The team of elite U.S. Army soldiers had already freed dozens of captives at the Islamic State compound when an urgent plea crackled over the radio: Another team nearby on the roof of a burning building was taking enemy fire from multiple sides.
First Sgt. Thomas P. Payne peered through his night-vision goggles in the predawn hours of Oct. 22, 2015, midway through a daring prisoner rescue in northern Iraq. A fellow soldier had already been shot. “Let’s get into the fight,” he told another soldier before climbing a ladder to reach the rooftop, then dropping grenades and firing down through holes to the floor below.
Then came the earsplitting staccato of detonating suicide vests, shaking the building’s foundation.
The next step, Payne and the team understood, was to enter the building, where dozens more prisoners were still trapped.
Payne, now a sergeant major, received the highest award for valor, the Medal of Honor, from President Trump in a White House ceremony Friday for his role in the rescue operation to free about 70 captives, in which he led many out and went back in for one last man.
The award makes Payne, 36, the first recipient of the award in the fight against the Islamic State and the first living Delta Force recipient since the counterterrorism unit’s creation in the late 1970s.
President Trump awarded the medal to Payne amid Sept. 11 commemorations. Payne enlisted months after the terrorist attacks and has served on 17 deployments, including to Iraq, Afghanistan and Africa — nearly one tour a year in elite units that have absorbed bloody costs of those fights.
The Army has said the mission was one of the largest hostage rescue operations in history. It was partially captured on the helmet camera of a Kurdish soldier, which shows Payne in a doorway leading a stream of captives out before going back to look for other survivors.
“I don’t consider myself a recipient,” Payne told reporters at the Pentagon on Thursday ahead of the ceremony, describing custody of the award. “I consider myself a guardian.”
In 2015, when Islamic State militants controlled large swaths of Iraq and Syria, intelligence suggested freshly dug graves outside the compound were preparations for a mass execution of mostly Iraqi soldiers and police in the northern town of Hawijah.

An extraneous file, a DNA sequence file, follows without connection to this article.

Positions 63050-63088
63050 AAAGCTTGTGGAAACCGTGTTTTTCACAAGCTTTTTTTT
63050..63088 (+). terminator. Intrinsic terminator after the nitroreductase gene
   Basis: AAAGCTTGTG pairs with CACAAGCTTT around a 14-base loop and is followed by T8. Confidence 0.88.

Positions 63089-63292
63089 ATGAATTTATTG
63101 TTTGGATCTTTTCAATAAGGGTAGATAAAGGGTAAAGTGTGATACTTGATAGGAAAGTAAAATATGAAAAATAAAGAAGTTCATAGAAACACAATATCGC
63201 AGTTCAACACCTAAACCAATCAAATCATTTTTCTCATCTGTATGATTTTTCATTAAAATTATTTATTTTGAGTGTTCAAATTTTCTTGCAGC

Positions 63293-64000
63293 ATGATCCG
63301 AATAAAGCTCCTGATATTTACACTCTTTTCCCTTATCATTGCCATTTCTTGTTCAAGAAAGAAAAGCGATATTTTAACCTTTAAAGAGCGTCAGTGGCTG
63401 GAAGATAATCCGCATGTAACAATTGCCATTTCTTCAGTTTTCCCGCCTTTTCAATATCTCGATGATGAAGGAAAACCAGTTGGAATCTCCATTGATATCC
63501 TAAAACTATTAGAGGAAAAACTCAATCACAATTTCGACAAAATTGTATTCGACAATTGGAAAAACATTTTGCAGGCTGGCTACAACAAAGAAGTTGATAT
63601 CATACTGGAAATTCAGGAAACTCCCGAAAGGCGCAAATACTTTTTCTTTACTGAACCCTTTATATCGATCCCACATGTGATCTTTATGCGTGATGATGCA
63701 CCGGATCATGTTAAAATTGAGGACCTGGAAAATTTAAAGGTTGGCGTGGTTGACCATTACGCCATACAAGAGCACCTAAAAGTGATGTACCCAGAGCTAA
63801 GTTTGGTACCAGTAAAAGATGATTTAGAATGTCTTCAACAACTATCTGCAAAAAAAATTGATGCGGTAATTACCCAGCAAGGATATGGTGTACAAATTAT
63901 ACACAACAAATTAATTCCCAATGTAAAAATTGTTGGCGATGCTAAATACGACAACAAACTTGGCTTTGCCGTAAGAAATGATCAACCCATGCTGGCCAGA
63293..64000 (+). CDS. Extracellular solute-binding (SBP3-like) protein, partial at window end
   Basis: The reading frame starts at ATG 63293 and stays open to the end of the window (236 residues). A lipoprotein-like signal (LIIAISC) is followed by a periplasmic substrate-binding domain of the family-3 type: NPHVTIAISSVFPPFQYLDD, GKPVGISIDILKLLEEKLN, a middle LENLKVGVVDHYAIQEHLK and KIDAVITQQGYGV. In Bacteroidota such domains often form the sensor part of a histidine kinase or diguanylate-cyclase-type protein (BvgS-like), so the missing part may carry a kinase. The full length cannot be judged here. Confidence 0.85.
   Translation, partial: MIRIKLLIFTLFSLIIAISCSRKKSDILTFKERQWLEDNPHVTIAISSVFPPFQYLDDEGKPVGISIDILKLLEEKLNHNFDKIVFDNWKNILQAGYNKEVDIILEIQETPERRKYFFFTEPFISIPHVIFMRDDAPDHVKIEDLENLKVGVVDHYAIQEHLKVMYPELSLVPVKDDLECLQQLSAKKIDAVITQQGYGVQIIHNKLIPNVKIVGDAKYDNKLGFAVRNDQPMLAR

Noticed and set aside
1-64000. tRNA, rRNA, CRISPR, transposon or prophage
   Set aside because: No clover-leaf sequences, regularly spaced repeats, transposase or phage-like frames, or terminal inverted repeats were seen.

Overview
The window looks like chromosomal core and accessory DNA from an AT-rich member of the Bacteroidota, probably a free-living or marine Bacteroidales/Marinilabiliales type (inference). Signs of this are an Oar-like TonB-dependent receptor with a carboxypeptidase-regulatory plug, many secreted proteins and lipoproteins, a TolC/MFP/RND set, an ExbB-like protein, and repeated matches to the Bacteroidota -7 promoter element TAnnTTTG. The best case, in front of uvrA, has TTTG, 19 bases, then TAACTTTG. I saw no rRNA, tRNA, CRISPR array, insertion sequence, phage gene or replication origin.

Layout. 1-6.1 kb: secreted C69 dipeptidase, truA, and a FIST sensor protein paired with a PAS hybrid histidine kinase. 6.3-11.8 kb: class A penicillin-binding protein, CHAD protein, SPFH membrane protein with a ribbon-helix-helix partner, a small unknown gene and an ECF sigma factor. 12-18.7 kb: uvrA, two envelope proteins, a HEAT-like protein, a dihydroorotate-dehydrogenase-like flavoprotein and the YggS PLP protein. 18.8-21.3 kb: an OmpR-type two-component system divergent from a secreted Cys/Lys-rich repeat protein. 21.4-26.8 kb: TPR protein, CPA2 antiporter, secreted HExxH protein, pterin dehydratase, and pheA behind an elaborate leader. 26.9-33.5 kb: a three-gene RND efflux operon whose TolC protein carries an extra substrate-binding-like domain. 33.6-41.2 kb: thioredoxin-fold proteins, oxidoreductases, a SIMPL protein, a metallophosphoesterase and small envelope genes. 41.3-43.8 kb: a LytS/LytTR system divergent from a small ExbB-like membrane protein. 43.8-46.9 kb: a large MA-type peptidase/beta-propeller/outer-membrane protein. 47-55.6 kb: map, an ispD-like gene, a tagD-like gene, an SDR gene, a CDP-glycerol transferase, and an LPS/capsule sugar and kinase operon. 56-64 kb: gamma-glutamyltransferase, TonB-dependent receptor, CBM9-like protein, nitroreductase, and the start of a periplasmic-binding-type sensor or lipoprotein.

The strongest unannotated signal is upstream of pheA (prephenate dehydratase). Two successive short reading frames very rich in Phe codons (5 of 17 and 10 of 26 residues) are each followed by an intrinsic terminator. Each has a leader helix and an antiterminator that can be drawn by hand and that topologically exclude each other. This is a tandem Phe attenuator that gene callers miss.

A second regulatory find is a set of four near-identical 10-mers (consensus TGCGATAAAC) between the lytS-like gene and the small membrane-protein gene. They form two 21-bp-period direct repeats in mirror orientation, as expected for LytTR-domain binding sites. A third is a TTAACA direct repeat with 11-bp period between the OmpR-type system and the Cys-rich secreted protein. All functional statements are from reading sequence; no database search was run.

The U.S. soldiers on the mission were part of the Army’s secretive unit commonly known as Delta Force, The Washington Post previously reported, alongside elite Kurdish peshmerga soldiers. The Army doesn’t publicly disclose the members of the unit, formally known as 1st Special Forces Operational Detachment-Delta, but a defense official confirmed that Payne served in the unit when the mission occurred.
The combined team took immediate fire after unloading from a Chinook helicopter, Payne recounted in a video, and his team carried ladders to climb over the compound wall. Soon after, Delta operator Master Sgt. Joshua Wheeler was shot rushing toward the enemy, and a medic with Payne moved up to care for his wounds.
Payne’s team met some resistance in the first building before finding the padlocked door of a large prison cell. The team snapped the locks with bolt cutters and opened the door to see more than 30 prisoners illuminated by their flashlights.
The call for help blared over the radio from the other team on top of the building in flames. Payne and his team climbed up to the top and fired through holes at Islamic State fighters, some of whom screamed at him before detonating suicide vests, Payne said. The team climbed back down, snapping the locks off another door while taking fire from barricaded fighters.
After killing the fighters, the team found another cell with dozens more captives. Then came a warning over the radio. The building was beginning to collapse, and a mandatory evacuation order was given.
The next moments were captured on the helmet camera of a Kurdish soldier, who fired into a window as the fire raged. Coalition soldiers emerged out of the doorway followed by several hostages running toward the waiting helicopters. But the stream of men abruptly stopped, blocked by a disoriented captive in the hall.
Payne burst through the doorway and waved the rest of the captives through “like a third base coach,” he said, with at least 30 men sprinting to safety, including some with blood on their clothing. Payne reentered the building to grab one final prisoner.
There were so many now-freed captives on the helicopters that the team had to stand during the flight back to Irbil, Payne said.
About 70 captives were freed, and 20 enemy fighters were killed, the Army said. Wheeler died of his injuries, becoming the first service member to be killed in combat in Iraq after the 2011 troop pullout.
Payne’s numerous deployments include a tour in Afghanistan in 2010, when a grenade shattered his knee, earning a Purple Heart. He grew up in small South Carolina towns on either side of Columbia.
Two other Delta Force soldiers have received the Medal of Honor, although their awards were given posthumously.
Master Sgt. Gary Gordon and Sgt. 1st Class Randall Shughart asked to be inserted at the site of a helicopter crash in Mogadishu in October 1993 to recover wounded soldiers in the “Black Hawk Down” battle.
Both were killed defending pilot Chief Warrant Officer 3 Michael Durant. Their actions were credited by the Army for Durant’s survival when he was captured alive and later released.